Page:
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Ron DeSantis tours the Texas border ahead of rolling out his immigration platform

In the coming weeks, the Florida governor's presidential campaign plans to shift from highlighting his work in Florida to more frequently criticizing President Joe Biden.
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EAGLE PASS, Texas — Amid sagging national poll numbers, Florida Gov. Ron DeSantis toured part of the Texas border Sunday as he prepared to roll out new immigration policy proposals and justify sending hundreds of his state’s personnel to help manage a migrant influx.

DeSantis spokesman Andrew Romeo said the campaign plans to shift in coming weeks from highlighting his success in Florida to taking more direct aim at what it sees as President Joe Biden’s failures. 

“Joe Biden’s open border policies have destroyed our sovereignty,” Romeo said. 

Republican presidential candidate Florida Gov. Ron DeSantis in Washington on June 23, 2023.
Republican presidential candidate Florida Gov. Ron DeSantis in Washington on June 23, 2023.Michael Brochstein / Sipa USA via AP

On Monday, DeSantis will release his plan to secure the border, which will be the first formal campaign policy of his presidential run. 

DeSantis has increasingly attacked his main rival, former President Donald Trump, on immigration. But so far, those jabs have failed to gain traction: A new NBC News national poll found 51% of Republican primary voters picked Trump as their first choice in the race for the 2024 GOP presidential nomination, while DeSantis drew just 22%. Trump has widened his lead since DeSantis’ glitch-filled campaign launch last month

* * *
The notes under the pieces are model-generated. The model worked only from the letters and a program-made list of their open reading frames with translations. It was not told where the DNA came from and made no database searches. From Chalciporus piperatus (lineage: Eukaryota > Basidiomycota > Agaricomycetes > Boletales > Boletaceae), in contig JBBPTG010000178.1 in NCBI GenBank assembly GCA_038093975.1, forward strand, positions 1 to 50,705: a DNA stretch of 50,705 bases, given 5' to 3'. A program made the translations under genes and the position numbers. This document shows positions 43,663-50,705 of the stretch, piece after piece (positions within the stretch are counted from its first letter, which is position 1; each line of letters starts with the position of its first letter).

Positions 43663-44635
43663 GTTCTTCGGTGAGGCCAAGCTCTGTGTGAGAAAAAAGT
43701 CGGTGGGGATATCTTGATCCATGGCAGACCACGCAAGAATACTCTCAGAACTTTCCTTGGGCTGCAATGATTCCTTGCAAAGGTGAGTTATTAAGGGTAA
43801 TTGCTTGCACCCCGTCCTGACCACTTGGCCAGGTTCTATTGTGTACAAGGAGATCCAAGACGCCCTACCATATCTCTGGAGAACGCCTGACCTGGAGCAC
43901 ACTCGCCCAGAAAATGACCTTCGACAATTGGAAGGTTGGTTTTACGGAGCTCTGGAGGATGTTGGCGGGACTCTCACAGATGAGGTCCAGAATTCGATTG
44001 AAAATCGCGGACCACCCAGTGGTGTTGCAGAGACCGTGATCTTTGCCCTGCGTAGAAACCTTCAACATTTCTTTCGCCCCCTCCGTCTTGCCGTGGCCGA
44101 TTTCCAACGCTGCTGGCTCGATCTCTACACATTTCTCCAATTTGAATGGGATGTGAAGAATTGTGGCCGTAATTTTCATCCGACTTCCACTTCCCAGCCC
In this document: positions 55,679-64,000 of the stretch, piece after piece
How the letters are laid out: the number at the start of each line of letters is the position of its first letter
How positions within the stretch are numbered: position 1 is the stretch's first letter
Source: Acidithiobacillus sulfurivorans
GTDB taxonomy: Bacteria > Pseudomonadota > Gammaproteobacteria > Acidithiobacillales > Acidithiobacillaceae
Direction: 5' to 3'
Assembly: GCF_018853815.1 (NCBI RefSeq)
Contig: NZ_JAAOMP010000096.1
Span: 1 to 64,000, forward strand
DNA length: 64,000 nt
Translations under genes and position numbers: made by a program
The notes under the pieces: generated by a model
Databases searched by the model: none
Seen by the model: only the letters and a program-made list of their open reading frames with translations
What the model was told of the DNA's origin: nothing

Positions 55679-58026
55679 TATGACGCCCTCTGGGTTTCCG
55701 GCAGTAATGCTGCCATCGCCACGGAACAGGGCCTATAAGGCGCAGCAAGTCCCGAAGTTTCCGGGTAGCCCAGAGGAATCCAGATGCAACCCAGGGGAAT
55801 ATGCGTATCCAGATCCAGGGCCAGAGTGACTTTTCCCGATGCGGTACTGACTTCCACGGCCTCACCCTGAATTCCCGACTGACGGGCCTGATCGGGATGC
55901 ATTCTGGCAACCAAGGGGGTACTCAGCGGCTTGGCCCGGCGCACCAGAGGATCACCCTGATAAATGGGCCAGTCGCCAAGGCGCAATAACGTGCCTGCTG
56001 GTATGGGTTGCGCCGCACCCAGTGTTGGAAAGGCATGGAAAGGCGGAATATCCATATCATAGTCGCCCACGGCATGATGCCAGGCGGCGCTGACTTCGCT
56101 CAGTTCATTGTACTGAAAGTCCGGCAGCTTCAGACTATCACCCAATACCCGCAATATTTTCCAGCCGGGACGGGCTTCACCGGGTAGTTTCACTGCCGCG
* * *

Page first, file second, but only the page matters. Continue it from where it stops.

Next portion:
On Friday, DeSantis reiterated a typical part of his stump speech in his remarks at the Faith and Freedom Coalition conference in Washington, D.C.

“I will finally be the president to bring the issue of our open southern border to a conclusion,” he said. “On day one, we declare a national emergency. We mobilize all the assets, including the military.” 

The Trump campaign, meanwhile, responded by listing what it says are more than 100 “major reforms” related to immigration that were instituted during his administration, including a high number of deportations and implementation of the pandemic-era border restriction known as Title 42. 

On Friday, Trump told the audience of Christian conservatives at the conference that he would sign an executive order ending automatic citizenship for children of undocumented immigrants. 

“We had the most successful and strongest border in American history,” Trump said.

DeSantis made a separate border trip this month to Arizona, but that was billed as an official state visit, not a campaign stop. This visit to Texas will include a stop at a Veterans of Foreign Wars hall Monday to speak with voters.

In May, DeSantis announced that he would send 1,100 personnel to the Texas border. More than 400 members of the Florida National Guard are deployed there; they’re spread across roughly 500 miles from Eagle Pass to Brownsville, said Amelia Johnson, a deputy director with the Florida Division of Emergency Management.